Dear brothers and sisters in Christ,
In this final week before Christmas, we hear a series of “annunciations.” 1) The annunciation — by an unnamed angel — of the conception and birth of Samson. 2) The annunciation — by the angel Gabriel — of the conception and birth of John the Baptist. 3) The annunciation — by the prophet Isaiah — of the conception of Emmanuel by a virgin. 4) And, finally, the Annunciation — by the angel Gabriel — of the conception and birth of Jesus.
Three lessons contained in those annunciations can help us prepare for Christmas.
To start, each annunciation certainly brings a sense of anticipation and joy. But if we reflect carefully on each of the figures to be born — Samson, John the Baptist and Jesus — we realize that none of them lived an easy life.
So if your preparation for Christmas is filled not only with anticipation and joy but also with sorrow — which it is for many of us, and for a variety of reasons — that combination isn’t incongruous. You don’t have to fight down any of those feelings. If you experience all three this week, then your life is following a biblical pattern.
Second is the famous — and some people think unfair — distinction between Zechariah’s “how” and Mary’s “how.” When Zechariah receives the annunciation about John the Baptist’s conception and birth, he asks, “How can this be?” As a result, he is (apparently) punished for his doubt. When Mary receives the Annunciation about Jesus’ conception and birth, she asks, “How can this be?” As a result, Gabriel explains the matter to her and reassures her. Sometimes people wonder: “How is that fair?”
Remember that an angel is a pure spirit, and therefore able to sense what is invisible. Gabriel would have known the attitude underneath Zechariah’s words. This question is rooted in skepticism, and the response needs to address and break through that skepticism! Gabriel also would have known the attitude behind Mary’s words. Her question is rooted in modesty and humility, and the response needs to reassure those qualities!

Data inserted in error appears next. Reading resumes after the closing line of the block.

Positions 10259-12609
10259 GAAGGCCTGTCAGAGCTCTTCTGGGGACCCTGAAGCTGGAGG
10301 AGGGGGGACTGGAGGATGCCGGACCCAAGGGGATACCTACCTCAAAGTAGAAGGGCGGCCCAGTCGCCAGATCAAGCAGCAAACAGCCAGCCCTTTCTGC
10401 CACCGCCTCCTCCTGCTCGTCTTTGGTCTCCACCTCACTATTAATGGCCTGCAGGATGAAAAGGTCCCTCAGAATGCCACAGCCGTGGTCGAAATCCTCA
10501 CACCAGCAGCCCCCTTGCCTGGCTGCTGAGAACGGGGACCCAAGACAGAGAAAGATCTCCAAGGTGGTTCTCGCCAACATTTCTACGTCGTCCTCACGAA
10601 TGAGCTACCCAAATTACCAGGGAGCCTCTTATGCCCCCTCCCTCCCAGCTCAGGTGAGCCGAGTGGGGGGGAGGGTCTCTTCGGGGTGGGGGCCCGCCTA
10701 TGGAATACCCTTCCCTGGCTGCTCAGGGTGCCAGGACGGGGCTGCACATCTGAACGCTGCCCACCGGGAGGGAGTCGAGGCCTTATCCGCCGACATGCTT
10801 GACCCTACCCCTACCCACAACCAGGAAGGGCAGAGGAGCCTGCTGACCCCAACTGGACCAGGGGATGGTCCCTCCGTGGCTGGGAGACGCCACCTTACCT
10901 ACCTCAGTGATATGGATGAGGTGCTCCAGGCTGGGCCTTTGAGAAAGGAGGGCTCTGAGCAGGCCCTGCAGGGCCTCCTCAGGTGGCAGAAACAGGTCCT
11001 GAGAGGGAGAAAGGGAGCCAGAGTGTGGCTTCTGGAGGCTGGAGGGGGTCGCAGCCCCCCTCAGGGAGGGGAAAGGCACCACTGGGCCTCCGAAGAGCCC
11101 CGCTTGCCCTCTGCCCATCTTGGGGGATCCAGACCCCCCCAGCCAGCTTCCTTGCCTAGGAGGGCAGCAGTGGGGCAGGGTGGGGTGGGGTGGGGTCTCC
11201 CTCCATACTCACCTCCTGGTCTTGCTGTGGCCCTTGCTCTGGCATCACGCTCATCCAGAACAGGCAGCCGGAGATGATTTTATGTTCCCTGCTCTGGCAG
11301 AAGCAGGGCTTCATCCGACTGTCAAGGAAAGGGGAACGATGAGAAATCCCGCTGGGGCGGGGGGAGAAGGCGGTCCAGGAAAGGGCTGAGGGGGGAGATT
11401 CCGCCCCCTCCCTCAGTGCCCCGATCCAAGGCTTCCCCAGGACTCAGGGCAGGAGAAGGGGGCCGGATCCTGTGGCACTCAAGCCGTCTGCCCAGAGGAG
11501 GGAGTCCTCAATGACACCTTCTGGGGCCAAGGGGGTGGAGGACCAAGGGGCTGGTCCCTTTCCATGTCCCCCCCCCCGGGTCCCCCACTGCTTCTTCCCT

This is worth remembering as we give gifts and prepare for Christmas Mass. What’s the attitude behind our words and actions? The angels — and Jesus — are able to see what’s in our heart. What response would the angel give to us? Is there anything in our attitude that could use some purification? If so, the final week before Christmas is a great time to work on that purification.
Third and last, we can measure our lives by biblical patterns, to know how far we’ve come in the life of discipleship, and how far we still have to go. Take, for example, Mary’s response to the Annunciation. In the span of about 30 seconds, Gabriel has upended her entire life, asking her to give her body and soul to God’s plan. By the time 60-75 seconds have passed (read the story out loud and time it!), Mary has said yes. Most of us take days and weeks and months to make a discernment like that. It took Mary less than a minute and a half. That can measure us — we’re not there yet! It can also challenge us: That’s what we have to work on.
One of the Psalm refrains for the week is, “Let the Lord enter; He is the king of glory.” Originally this might have been an appeal to let Him enter Israel, Jerusalem and the Temple. But, in this week before Christmas, let’s also hear it as an appeal to let Jesus enter into us, our schedules and all the joys and sorrows of our hearts.
Let the Lord enter; He is the king of glory.